Treatments for breast cancer can cause side effects, including nausea, fatigue, loss of appetite and pain. It is important to understand that each patient experiences these symptoms at different levels of intensity and depending on the treatment received. Occasionally, medication may be prescribed to relieve or even eliminate any side effects. Do not hesitate to discuss the options with your healthcare team. Here are more facts you should know about side effects in general:
- Side effects depend on the type of treatment and the dose received, how the treatment is administered and your overall health.
- Each type of treatment can cause different side effects.
- The extent of the side effects and how they are experienced vary from one patient to the next.
- Side effects may appear during treatment or they may be delayed a few days, weeks, months or even years.
- Most side effects go away on their own. Some can be treated, while others last longer or may be permanent.
- Notify your healthcare team if you experience side effects. They will be able to take the appropriate actions to help you manage them.
Description: a new way of thinking about health care, initiated in the United States in the 1990s.
Method: combine conventional treatments with complementary holistic approaches.
Goal: achieve faster healing and improve patient care, health, well-being and quality of life.
- Trusting relationship between the physician and the patient
- Discussion to understand many aspects of the patient’s lifestyle:
- Physical activity level
- Stress level
- Suggestions of complementary approaches best suited to improve the patient’s well-being:
- Introduction to the appropriate professionals
- Follow-up of the chosen complementary approach(es)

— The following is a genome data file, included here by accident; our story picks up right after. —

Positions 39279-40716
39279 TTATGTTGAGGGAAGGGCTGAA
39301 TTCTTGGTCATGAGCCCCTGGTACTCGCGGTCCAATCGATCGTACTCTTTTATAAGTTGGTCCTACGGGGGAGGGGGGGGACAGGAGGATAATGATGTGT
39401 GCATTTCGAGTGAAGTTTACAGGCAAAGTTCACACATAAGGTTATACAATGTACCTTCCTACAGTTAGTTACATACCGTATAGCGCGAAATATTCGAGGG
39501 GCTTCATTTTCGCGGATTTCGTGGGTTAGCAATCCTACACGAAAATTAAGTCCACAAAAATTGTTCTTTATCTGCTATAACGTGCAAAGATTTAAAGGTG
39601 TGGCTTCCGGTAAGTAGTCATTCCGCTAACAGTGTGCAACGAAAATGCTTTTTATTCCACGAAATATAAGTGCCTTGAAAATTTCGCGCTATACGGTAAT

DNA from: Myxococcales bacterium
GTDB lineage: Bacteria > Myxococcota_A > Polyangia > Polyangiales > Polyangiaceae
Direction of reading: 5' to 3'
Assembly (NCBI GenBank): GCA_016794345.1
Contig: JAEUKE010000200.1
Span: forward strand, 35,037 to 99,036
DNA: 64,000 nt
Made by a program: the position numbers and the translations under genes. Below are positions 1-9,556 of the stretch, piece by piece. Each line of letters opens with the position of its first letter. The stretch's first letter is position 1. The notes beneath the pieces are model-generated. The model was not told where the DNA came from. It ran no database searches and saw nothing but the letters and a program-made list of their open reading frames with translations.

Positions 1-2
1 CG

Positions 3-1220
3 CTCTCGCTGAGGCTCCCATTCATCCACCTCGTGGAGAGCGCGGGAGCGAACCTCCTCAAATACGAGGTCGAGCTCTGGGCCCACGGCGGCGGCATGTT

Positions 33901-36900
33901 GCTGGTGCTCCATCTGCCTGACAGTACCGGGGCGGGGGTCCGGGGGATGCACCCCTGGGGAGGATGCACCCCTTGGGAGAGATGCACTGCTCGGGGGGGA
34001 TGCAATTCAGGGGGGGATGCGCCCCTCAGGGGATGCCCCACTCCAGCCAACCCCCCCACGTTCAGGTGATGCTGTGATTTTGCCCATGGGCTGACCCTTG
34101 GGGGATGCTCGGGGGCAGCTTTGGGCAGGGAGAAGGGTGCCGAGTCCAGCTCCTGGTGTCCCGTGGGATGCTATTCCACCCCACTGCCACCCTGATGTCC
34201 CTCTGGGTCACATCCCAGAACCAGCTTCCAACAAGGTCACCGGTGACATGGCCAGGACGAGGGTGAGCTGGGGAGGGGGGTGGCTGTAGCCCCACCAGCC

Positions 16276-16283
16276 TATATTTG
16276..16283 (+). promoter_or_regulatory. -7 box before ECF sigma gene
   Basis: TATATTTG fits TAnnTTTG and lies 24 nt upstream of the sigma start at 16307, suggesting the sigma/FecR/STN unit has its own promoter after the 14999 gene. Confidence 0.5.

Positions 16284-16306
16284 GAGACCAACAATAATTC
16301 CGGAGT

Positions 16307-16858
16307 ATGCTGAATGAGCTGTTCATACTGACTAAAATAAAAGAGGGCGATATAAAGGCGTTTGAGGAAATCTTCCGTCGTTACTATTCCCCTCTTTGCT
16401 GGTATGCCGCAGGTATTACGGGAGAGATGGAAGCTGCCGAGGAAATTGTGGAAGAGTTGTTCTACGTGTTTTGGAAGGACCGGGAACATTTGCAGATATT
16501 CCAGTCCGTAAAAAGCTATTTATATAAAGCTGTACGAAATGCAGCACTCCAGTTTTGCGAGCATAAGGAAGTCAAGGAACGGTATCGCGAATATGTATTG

- Desired improvement of the patient’s well-being
Approaches proposed in integrative medicin :
- Massage therapy
- Art therapy
- Supervised physical exercises
These complementary approaches aim to reduce the pain caused by cancer and treatment side effects, such as nausea and fatigue. Some approaches are beneficial in reducing anxiety and stress. In addition, they help integrate better lifestyle habits, which have a positive effect on overall health.
Approaches to feeling better during treatment
It is important to note that complementary approaches are not intended to cure the patient, but rather to contribute to his or her well-being. They aim to reduce the discomfort of chemotherapy, support the patient during this ordeal and improve his or her quality of life.
Complementary approaches should not replace conventional treatments, but rather complement them.
There are health risks associated with stopping or interrupting treatment without medical advice.
About Integrative Medicine Research
Integrative medicine is an approach that is on the rise. Several universities in the United States and Canada have formed groups, such as the Consortium on Heath Centers for Integrative Medicine (NCCIH) and the Consortium des centres de santé universitaires en médecine intégrative, that are studying the benefits and advantages of integrative medicine.
It is important to note that in order to be considered for integrative medicine, the benefits of complementary approaches must be scientifically validated for safety and effectiveness.
In Quebec, the CHUM and the Maisonneuve-Rosemont Hospital suggest this approach to their patients. Physicians who practice integrative medicine must be certified. Courses on the subject are given to oncology residents at the Université de Montréal.
Talk to your doctor!
If you are interested in complementary approaches, talk to your doctor. He or she will be able to guide you towards proper resources. Although they can be beneficial, some approaches may also be contraindicated. It is therefore essential to discuss them with your medical team and to make sure of the expertise and qualifications of those involved.